Pereira, Elaine I.
Nogueira, Ana Rita A.
Cruz, Camila C. T.
Guimaraes, Gelton G. F.
Foschin, Milene M.
Bernardi, Alberto C. C.
Total Authors: 7
 EMBRAPA Pecuaria Sudeste, Rodovia Washington Luiz, Km 234, BR-13560970 Sao Carlos, SP - Brazil
 Embrapa Instrumentacao, Rua 15 Novembro 1452, BR-13560970 Sao Carlos, SP - Brazil
 Univ Fed Sao Carlos, Dept Quim, Rodovia Washington Luiz, Km 235, BR-13565905 Sao Carlos, SP - Brazil
Total Affiliations: 3
ACS SUSTAINABLE CHEMISTRY & ENGINEERING;
Web of Science Citations:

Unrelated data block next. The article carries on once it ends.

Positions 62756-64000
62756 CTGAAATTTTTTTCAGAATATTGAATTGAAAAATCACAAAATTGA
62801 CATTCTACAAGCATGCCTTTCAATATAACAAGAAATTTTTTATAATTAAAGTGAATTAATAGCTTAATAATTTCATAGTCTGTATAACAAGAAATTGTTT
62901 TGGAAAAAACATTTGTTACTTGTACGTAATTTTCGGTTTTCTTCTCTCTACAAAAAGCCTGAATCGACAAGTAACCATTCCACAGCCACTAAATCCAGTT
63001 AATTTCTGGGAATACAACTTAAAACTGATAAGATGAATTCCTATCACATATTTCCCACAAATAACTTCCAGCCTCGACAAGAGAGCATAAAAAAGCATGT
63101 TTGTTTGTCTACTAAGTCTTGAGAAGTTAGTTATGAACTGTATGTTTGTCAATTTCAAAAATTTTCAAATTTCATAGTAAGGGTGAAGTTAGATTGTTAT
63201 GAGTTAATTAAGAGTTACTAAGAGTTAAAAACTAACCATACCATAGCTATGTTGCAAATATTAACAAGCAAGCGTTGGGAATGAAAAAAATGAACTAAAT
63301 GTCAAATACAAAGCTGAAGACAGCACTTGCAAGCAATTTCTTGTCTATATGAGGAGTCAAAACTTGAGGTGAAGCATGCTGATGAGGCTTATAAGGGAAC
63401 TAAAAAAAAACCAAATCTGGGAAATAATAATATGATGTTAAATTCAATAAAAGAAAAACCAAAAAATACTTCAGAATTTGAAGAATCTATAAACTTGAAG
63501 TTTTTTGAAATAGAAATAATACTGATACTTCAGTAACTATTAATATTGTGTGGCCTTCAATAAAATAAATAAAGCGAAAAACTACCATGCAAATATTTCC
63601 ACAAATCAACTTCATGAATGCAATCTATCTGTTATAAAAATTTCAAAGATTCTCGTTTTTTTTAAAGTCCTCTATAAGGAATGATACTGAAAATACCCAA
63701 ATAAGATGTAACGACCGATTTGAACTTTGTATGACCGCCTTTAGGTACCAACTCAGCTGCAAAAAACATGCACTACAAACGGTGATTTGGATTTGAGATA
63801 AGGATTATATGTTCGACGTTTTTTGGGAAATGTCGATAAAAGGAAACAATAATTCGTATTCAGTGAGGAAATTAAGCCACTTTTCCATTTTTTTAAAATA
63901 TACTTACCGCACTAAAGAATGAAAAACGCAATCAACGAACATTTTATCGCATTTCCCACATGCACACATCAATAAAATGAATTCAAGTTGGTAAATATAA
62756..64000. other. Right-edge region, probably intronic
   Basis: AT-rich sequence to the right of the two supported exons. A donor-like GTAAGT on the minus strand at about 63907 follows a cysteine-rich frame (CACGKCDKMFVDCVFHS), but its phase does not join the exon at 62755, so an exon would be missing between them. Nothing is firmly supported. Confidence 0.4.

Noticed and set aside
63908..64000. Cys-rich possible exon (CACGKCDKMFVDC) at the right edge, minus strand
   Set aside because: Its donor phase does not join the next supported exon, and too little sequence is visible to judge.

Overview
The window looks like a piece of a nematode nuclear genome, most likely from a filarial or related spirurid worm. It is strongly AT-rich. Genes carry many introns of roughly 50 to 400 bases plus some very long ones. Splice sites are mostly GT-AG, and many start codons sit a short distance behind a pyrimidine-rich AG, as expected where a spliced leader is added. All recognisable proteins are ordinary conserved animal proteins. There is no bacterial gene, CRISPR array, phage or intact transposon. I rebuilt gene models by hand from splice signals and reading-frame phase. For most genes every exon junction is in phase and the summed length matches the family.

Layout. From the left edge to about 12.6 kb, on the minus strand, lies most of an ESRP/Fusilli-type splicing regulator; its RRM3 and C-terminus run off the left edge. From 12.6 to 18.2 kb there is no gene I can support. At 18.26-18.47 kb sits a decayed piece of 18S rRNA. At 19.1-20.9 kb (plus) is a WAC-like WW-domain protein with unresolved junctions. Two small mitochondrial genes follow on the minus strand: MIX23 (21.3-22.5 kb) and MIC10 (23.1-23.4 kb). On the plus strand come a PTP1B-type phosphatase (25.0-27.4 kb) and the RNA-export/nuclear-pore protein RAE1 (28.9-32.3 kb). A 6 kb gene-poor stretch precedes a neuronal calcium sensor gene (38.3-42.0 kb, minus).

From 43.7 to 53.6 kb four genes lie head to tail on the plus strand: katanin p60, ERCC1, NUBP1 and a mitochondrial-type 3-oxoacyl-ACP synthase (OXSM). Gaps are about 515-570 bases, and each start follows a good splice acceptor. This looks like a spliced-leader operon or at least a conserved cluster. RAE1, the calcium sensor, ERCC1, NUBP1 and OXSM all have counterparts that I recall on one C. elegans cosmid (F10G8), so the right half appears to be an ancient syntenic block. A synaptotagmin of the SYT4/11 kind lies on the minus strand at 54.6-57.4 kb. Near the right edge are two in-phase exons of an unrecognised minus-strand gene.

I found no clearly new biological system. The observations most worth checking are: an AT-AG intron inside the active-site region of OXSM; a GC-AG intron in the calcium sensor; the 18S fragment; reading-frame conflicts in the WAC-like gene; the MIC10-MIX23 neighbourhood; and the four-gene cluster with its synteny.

The rapid hydrolysis of urea applied to the soil surface causes high rates of NH3 volatilization, leading to adverse environmental impacts and decreased uptake of N by crops. One approach that can be used to improve the efficiency of urea use involves strategies to control its release, such as the coating of granules with polymers. However, the effectiveness of this method can be limited by poor interaction between the coating and the granule surface. We, therefore, propose a novel class of nanocomposite fertilizers, based on clay exfoliation in urea matrices, with or without polymerization using formaldehyde as a strategy to increase the interaction between urea and the additives. A comparative study was performed using various slow-release fertilizers, determining the amounts of volatilized ammonia, dry matter production, and efficiency of urea-N uptake by ryegrass, in a trial carried out in a greenhouse. Interaction, such as solubility, thickness, and chemical composition of the composites revealed aspects of the interaction that affected the slow-release behavior of urea in soil and the availability of N for plants. It could be concluded that the controlled release of urea from the nanocomposites decreased NH3 volatilization, resulting in a more constant N availability in the soil and better synchronization with the nutritional demands of the plants. The new fertilizers offer a practical option for increasing urea-N efficiency, reducing environmental impacts caused by NH3 loss and improving the quality of forage grown on low fertility soils, such as oxisols. (AU)